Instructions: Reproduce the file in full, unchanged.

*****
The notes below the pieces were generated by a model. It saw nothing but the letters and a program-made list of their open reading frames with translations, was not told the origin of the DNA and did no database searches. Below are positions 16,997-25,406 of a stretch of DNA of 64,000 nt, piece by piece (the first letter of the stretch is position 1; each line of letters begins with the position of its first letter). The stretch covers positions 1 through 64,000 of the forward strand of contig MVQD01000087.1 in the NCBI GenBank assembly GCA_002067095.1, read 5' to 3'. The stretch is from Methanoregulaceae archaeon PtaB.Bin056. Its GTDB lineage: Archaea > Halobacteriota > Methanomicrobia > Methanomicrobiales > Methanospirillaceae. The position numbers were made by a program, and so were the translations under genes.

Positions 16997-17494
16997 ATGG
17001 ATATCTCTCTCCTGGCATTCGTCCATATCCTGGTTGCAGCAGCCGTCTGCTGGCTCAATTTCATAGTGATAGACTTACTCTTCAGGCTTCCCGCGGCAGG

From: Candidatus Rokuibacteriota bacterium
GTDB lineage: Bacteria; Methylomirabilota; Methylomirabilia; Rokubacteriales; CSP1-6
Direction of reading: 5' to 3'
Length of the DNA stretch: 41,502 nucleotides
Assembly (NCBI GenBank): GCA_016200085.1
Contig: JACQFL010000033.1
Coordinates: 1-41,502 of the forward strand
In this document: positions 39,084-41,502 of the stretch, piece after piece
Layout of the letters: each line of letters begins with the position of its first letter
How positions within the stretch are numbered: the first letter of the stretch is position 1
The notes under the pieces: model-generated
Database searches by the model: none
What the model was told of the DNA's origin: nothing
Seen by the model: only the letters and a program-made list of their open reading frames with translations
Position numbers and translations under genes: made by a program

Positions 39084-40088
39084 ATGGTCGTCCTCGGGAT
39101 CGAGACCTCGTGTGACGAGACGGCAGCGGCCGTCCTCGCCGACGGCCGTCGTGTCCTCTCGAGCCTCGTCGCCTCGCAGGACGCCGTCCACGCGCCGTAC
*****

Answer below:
The notes below the pieces were generated by a model. It saw nothing but the letters and a program-made list of their open reading frames with translations, was not told the origin of the DNA and did no database searches. Below are positions 16,997-25,406 of a stretch of DNA of 64,000 nt, piece by piece (the first letter of the stretch is position 1; each line of letters begins with the position of its first letter). The stretch covers positions 1 through 64,000 of the forward strand of contig MVQD01000087.1 in the NCBI GenBank assembly GCA_002067095.1, read 5' to 3'. The stretch is from Methanoregulaceae archaeon PtaB.Bin056. Its GTDB lineage: Archaea > Halobacteriota > Methanomicrobia > Methanomicrobiales > Methanospirillaceae. The position numbers were made by a program, and so were the translations under genes.

Positions 16997-17494
16997 ATGG
17001 ATATCTCTCTCCTGGCATTCGTCCATATCCTGGTTGCAGCAGCCGTCTGCTGGCTCAATTTCATAGTGATAGACTTACTCTTCAGGCTTCCCGCGGCAGG

From: Candidatus Rokuibacteriota bacterium
GTDB lineage: Bacteria; Methylomirabilota; Methylomirabilia; Rokubacteriales; CSP1-6
Direction of reading: 5' to 3'
Length of the DNA stretch: 41,502 nucleotides
Assembly (NCBI GenBank): GCA_016200085.1
Contig: JACQFL010000033.1
Coordinates: 1-41,502 of the forward strand
In this document: positions 39,084-41,502 of the stretch, piece after piece
Layout of the letters: each line of letters begins with the position of its first letter
How positions within the stretch are numbered: the first letter of the stretch is position 1
The notes under the pieces: model-generated
Database searches by the model: none
What the model was told of the DNA's origin: nothing
Seen by the model: only the letters and a program-made list of their open reading frames with translations
Position numbers and translations under genes: made by a program

Positions 39084-40088
39084 ATGGTCGTCCTCGGGAT
39101 CGAGACCTCGTGTGACGAGACGGCAGCGGCCGTCCTCGCCGACGGCCGTCGTGTCCTCTCGAGCCTCGTCGCCTCGCAGGACGCCGTCCACGCGCCGTAC